Credit rating agency Fitch is still in the process of assessing Apple's credit quality and has not released a public rating, however, the company has indicated that Apple's business model is "inconsistent" with a 'AA' rating, and that its rating would "likely fall in the high single 'A' rating category."
This would be the third-highest rating in Fitch's scale. Fitch reported its thinking this morning.
Fitch acknowledges that Apple has a "significant liquidity cushion" but that it faces inherent business risks characteristic of all consumer-centric hardware companies. Volatile consumer preferences, competitive pressures that promote commoditization, and rapid technological shifts are among the concerns noted. Fitch notes other examples, such as Sony, Nokia, and Google subsidiary Motorola Mobility, as other consumer product companies that have fallen victim to these factors.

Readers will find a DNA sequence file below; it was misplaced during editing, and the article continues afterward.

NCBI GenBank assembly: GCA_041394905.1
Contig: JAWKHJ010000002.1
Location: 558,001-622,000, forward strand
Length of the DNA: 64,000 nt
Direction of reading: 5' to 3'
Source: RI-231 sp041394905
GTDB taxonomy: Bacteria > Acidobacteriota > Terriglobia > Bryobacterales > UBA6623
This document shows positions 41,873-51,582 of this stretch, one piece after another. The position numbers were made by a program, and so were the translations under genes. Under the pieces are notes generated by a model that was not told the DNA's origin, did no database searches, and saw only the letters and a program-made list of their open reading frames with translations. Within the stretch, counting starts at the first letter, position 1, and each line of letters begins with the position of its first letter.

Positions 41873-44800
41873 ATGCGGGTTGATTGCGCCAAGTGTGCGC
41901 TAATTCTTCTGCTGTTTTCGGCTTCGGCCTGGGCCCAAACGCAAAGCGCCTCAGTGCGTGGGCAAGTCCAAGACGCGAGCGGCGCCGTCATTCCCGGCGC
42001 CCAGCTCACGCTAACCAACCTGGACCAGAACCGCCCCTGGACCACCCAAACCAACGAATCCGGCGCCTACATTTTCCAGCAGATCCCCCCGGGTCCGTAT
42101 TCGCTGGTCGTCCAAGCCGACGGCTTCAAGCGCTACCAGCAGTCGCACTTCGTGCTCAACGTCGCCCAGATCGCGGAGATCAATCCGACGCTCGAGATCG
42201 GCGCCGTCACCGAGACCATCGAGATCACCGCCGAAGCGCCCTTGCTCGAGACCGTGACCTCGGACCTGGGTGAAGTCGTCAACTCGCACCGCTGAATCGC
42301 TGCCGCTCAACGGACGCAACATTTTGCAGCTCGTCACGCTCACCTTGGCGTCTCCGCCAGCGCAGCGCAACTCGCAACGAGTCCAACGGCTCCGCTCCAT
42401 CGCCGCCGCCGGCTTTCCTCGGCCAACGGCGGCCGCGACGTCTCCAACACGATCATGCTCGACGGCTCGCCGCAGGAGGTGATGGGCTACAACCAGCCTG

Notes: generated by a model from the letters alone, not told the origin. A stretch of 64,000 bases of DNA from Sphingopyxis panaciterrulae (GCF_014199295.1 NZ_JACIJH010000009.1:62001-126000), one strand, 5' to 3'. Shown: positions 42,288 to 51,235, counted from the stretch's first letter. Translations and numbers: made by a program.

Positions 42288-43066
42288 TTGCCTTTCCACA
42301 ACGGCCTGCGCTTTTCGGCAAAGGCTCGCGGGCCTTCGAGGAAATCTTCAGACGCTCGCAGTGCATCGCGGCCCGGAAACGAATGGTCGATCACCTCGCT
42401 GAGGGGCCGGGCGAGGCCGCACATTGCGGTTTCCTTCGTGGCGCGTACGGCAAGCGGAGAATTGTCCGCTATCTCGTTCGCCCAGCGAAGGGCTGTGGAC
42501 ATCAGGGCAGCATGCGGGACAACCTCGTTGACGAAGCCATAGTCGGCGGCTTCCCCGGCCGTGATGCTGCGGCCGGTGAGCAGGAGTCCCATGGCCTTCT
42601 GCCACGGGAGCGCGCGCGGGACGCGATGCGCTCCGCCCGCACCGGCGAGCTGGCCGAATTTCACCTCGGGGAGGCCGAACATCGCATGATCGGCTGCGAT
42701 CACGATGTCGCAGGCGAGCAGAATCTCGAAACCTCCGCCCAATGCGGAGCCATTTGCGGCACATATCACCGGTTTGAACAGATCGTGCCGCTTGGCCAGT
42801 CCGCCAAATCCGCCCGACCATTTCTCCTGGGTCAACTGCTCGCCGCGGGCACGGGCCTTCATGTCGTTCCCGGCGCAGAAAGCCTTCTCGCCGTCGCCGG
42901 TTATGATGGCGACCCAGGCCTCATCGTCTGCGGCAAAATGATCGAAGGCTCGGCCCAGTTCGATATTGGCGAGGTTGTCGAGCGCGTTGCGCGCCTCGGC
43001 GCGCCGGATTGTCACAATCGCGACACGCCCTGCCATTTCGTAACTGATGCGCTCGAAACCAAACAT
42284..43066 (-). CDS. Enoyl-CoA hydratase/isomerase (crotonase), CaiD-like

Few large tech companies earn high marks from Fitch. Microsoft carries a 'AA+' rating; IBM and Oracle both carry 'A+' ratings. Fitch notes that these companies have recurring software revenue with high switching costs.
Apple announced last week that it would be borrowing money to help execute an increased share buyback. Apple was assigned an AA+ credit rating by Standard & Poor's (and the equivalent Aa1 rating by Moody's), just one notch below Microsoft -- and at the same level as the federal government.
The article Fitch Likely to Assign Apple an 'A' Credit Rating originally appeared on Fool.com.
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